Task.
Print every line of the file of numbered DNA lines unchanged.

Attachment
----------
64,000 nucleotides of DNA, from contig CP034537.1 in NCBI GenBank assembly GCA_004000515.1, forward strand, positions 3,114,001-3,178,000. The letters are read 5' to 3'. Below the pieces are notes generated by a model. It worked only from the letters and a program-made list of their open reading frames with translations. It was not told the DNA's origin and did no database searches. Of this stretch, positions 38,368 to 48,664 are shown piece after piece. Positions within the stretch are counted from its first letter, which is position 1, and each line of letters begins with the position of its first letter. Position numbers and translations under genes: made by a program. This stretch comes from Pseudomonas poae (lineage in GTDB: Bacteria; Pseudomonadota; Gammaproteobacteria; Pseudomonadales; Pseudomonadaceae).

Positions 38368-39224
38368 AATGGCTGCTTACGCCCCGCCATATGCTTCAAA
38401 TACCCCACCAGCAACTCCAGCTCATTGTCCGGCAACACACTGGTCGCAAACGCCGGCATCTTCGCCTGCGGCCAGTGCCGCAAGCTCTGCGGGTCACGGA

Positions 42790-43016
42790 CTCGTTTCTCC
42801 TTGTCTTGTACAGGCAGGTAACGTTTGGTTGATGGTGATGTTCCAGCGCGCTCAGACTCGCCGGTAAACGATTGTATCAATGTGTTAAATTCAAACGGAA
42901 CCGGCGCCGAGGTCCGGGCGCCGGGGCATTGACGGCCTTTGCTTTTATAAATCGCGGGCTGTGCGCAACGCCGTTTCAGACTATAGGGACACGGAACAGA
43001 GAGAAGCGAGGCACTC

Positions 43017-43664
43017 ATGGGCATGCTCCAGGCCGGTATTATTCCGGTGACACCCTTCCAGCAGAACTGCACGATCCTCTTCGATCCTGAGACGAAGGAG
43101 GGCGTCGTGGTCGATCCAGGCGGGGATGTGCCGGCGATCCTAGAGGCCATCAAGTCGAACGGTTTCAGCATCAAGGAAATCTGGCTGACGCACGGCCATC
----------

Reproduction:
64,000 nucleotides of DNA, from contig CP034537.1 in NCBI GenBank assembly GCA_004000515.1, forward strand, positions 3,114,001-3,178,000. The letters are read 5' to 3'. Below the pieces are notes generated by a model. It worked only from the letters and a program-made list of their open reading frames with translations. It was not told the DNA's origin and did no database searches. Of this stretch, positions 38,368 to 48,664 are shown piece after piece. Positions within the stretch are counted from its first letter, which is position 1, and each line of letters begins with the position of its first letter. Position numbers and translations under genes: made by a program. This stretch comes from Pseudomonas poae (lineage in GTDB: Bacteria; Pseudomonadota; Gammaproteobacteria; Pseudomonadales; Pseudomonadaceae).

Positions 38368-39224
38368 AATGGCTGCTTACGCCCCGCCATATGCTTCAAA
38401 TACCCCACCAGCAACTCCAGCTCATTGTCCGGCAACACACTGGTCGCAAACGCCGGCATCTTCGCCTGCGGCCAGTGCCGCAAGCTCTGCGGGTCACGGA

Positions 42790-43016
42790 CTCGTTTCTCC
42801 TTGTCTTGTACAGGCAGGTAACGTTTGGTTGATGGTGATGTTCCAGCGCGCTCAGACTCGCCGGTAAACGATTGTATCAATGTGTTAAATTCAAACGGAA
42901 CCGGCGCCGAGGTCCGGGCGCCGGGGCATTGACGGCCTTTGCTTTTATAAATCGCGGGCTGTGCGCAACGCCGTTTCAGACTATAGGGACACGGAACAGA
43001 GAGAAGCGAGGCACTC

Positions 43017-43664
43017 ATGGGCATGCTCCAGGCCGGTATTATTCCGGTGACACCCTTCCAGCAGAACTGCACGATCCTCTTCGATCCTGAGACGAAGGAG
43101 GGCGTCGTGGTCGATCCAGGCGGGGATGTGCCGGCGATCCTAGAGGCCATCAAGTCGAACGGTTTCAGCATCAAGGAAATCTGGCTGACGCACGGCCATC